Tuesday, December 15, 2009

Designing Student-Centered Learning Experiences With Technolgy

This content below is written as a reflection on what I learned in week four of the Teaching with Technology course I am taking as I pursue a master's degree in educational technology leadership.

The two themes that stood out the most for me during Week 4 of Teaching With Technology were "cooperative/collaborative learning" and "contextual/situational learning".

After working together to design an action plan for helping a teacher teach with technology, the project group I belong to started creating and uploading lesson plans and resources like crazy! It has been stressful trying to get everything in place in time to meet deadlines, but extremely rewarding as well. Something that became evident to me as I was working with my team was the fact that I was experiencing cooperative/collaborative learning at the same time that I was reading about it. As a teacher I have asked students to cooperatively complete assignments and projects over the years, and I have been on many collaborative teams. I have not ever, that I can recall, worked on a team that was somewhat separated by distance, however. I worked with three very dedicated people, so it was a rewarding experience for me. I found that I love learning "across space"! I also reached out to my "extended cooperative network" for ideas via Twitter. At one point I was at a loss for how to approach loading our files to our Google website, so I sent a message via Twitter, and within minutes, five people had sent me suggestions. The power of cooperative learning, or as Pitler et. al. (2007) quotes Wong and Wong (1998) on page 143 of Using Technology with Classroom Instruction That Works, "cooperating to learn", was demonstrated for me in a real and immediately applicable way. I was then able to turn around the knoweldge I gained for the benefit of my project group. This is an experience I could not have had even six months ago, before I came to know the usefulness of Twitter as a networking for learning tool. This transitions me nicely to my second learning theme for this week.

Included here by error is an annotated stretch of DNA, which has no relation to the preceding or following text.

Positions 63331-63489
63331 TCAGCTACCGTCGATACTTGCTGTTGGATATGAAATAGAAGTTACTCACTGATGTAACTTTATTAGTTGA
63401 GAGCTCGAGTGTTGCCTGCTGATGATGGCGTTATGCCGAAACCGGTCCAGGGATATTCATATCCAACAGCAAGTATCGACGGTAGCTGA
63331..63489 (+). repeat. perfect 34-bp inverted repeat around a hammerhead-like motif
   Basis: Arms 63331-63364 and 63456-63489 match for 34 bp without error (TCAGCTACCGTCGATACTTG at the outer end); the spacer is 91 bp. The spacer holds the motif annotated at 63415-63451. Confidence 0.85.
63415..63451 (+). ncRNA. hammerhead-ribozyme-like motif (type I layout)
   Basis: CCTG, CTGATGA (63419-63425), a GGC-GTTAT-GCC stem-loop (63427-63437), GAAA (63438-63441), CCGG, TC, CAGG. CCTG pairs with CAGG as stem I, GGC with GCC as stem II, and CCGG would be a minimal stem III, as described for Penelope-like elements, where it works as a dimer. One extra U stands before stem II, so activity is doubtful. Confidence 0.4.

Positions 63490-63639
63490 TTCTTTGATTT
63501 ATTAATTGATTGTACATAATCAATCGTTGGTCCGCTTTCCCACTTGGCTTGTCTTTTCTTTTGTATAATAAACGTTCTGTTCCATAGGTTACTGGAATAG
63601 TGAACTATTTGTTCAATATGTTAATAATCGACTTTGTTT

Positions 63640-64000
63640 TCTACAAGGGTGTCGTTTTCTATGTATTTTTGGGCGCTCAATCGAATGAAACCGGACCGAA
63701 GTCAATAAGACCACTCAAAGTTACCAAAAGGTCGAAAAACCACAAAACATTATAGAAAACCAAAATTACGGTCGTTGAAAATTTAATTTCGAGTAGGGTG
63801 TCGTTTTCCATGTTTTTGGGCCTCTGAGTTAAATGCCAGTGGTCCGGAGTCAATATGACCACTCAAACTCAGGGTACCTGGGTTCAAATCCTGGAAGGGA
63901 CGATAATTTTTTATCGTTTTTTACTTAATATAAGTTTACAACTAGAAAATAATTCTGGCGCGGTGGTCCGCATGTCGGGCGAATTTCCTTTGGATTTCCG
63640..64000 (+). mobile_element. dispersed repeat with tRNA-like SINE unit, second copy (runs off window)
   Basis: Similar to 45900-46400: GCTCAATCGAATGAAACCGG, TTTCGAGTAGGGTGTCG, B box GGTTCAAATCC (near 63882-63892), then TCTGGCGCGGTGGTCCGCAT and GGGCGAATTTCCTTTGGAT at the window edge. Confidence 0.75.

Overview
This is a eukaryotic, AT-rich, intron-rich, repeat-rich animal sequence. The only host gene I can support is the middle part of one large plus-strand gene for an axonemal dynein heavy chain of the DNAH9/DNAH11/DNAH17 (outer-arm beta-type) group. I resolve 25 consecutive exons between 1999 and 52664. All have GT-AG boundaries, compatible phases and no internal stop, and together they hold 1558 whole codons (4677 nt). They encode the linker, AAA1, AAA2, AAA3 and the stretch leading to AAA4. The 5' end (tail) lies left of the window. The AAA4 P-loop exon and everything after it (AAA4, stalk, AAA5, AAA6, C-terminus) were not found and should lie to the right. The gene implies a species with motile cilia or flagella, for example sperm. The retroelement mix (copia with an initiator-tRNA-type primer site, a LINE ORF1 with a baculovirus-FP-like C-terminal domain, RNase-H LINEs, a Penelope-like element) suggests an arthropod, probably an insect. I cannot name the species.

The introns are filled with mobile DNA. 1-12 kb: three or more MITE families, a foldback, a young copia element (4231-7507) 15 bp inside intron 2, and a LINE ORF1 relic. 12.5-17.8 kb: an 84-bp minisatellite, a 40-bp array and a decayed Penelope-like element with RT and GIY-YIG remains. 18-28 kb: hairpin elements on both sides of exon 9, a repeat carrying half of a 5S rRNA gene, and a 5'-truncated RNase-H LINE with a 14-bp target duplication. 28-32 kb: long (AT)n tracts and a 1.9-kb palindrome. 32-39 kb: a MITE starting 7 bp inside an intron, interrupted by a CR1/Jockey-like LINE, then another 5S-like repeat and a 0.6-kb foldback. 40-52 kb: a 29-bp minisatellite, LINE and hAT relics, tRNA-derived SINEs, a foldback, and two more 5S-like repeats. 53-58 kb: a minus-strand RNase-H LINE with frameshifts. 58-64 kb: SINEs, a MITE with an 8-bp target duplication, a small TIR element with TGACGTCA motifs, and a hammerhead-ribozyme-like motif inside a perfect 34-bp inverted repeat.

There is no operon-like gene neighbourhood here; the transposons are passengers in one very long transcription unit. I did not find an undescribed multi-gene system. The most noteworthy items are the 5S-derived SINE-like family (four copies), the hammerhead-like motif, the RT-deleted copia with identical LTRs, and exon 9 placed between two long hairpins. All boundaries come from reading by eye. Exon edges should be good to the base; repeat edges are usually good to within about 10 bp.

In Web 2.0: New Tools, New Schools, Solomon and Schrum (2007) write on page 103: "Lave (1998) suggests that most learning occurs naturally through activities, contexts, and cultures, but schools too often abstract learning, 'unsituate' it, and teach concepts removed from natural contexts and applications." They go on to say a little further down the page: "We often provide 'just in case' training rather than 'just in time' training, which provides educators with the information they need just as they need it." These words literally jumped off the page at me. The authors reference several times in this chapter the fact that even after years of investment in training and infrastructure, educational technology has not lived up to its potential in the majority of schools. I find these observations echoed in many of the educational technology blogs I read, such as this one. Although I don't entirely agree with the blog author's take on his colleagues and their lack of technology savvy, I do understand his frustration. After all of the professional development reading I've done in my coursework, I would argue, however, that the failure of educational technology to reach the heights we should have expected by now lies not with teachers for the most part, but with the way we've tried to train them, in hour-long or even day-long workshops using traditional "chalk and talk" or "spray and pray" methods (Solomon & Schrum, 2007, p. 101). I am now beginning to make connections to the need to use connective Web 2.0 technologies in staff development to stay in touch with and continuously support educators and their growth in the use of educational technology. The support will work on two levels; educators can ask for help when they need it and receive consistent feedback, and they can become proficient in the use of the tools because they'll be using them in context. My own experience of becoming more of a participant in blogging and personal learning networks (PLNs) is evidence of the benefits of contextual/situational learning. I became a blogger because my graduate classes asked me to blog and reflect, and I became a PLN participant because someone in a workshop gave me an opportunity to participate immediately in a PLN. I am excited by these personal discoveries, reinforced by our professional readings this week, and look forward to hopefully creating similarly meaningful opportunities and experiences for the teachers in my district.